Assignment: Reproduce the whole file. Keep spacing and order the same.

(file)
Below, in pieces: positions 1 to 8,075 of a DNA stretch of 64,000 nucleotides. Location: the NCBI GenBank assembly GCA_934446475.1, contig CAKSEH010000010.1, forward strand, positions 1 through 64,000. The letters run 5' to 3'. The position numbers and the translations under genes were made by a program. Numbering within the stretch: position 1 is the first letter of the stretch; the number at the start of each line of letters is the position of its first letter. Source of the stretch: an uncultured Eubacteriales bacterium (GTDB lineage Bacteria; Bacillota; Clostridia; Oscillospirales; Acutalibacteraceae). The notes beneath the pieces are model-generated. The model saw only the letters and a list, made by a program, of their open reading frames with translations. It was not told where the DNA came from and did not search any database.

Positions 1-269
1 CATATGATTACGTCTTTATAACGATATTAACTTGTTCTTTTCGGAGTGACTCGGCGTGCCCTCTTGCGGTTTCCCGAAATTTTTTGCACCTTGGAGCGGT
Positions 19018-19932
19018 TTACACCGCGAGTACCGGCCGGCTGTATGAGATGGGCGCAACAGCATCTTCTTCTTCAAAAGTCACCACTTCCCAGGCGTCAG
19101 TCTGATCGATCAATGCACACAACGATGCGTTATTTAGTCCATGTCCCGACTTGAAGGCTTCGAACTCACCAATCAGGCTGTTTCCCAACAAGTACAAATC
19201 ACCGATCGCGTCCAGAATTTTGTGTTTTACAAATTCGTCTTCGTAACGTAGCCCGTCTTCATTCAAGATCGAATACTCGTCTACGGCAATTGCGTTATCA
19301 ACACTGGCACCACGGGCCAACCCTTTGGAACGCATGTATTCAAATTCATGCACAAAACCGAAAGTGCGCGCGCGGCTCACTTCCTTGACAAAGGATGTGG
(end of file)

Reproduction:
Below, in pieces: positions 1 to 8,075 of a DNA stretch of 64,000 nucleotides. Location: the NCBI GenBank assembly GCA_934446475.1, contig CAKSEH010000010.1, forward strand, positions 1 through 64,000. The letters run 5' to 3'. The position numbers and the translations under genes were made by a program. Numbering within the stretch: position 1 is the first letter of the stretch; the number at the start of each line of letters is the position of its first letter. Source of the stretch: an uncultured Eubacteriales bacterium (GTDB lineage Bacteria; Bacillota; Clostridia; Oscillospirales; Acutalibacteraceae). The notes beneath the pieces are model-generated. The model saw only the letters and a list, made by a program, of their open reading frames with translations. It was not told where the DNA came from and did not search any database.

Positions 1-269
1 CATATGATTACGTCTTTATAACGATATTAACTTGTTCTTTTCGGAGTGACTCGGCGTGCCCTCTTGCGGTTTCCCGAAATTTTTTGCACCTTGGAGCGGT
Positions 19018-19932
19018 TTACACCGCGAGTACCGGCCGGCTGTATGAGATGGGCGCAACAGCATCTTCTTCTTCAAAAGTCACCACTTCCCAGGCGTCAG
19101 TCTGATCGATCAATGCACACAACGATGCGTTATTTAGTCCATGTCCCGACTTGAAGGCTTCGAACTCACCAATCAGGCTGTTTCCCAACAAGTACAAATC
19201 ACCGATCGCGTCCAGAATTTTGTGTTTTACAAATTCGTCTTCGTAACGTAGCCCGTCTTCATTCAAGATCGAATACTCGTCTACGGCAATTGCGTTATCA
19301 ACACTGGCACCACGGGCCAACCCTTTGGAACGCATGTATTCAAATTCATGCACAAAACCGAAAGTGCGCGCGCGGCTCACTTCCTTGACAAAGGATGTGG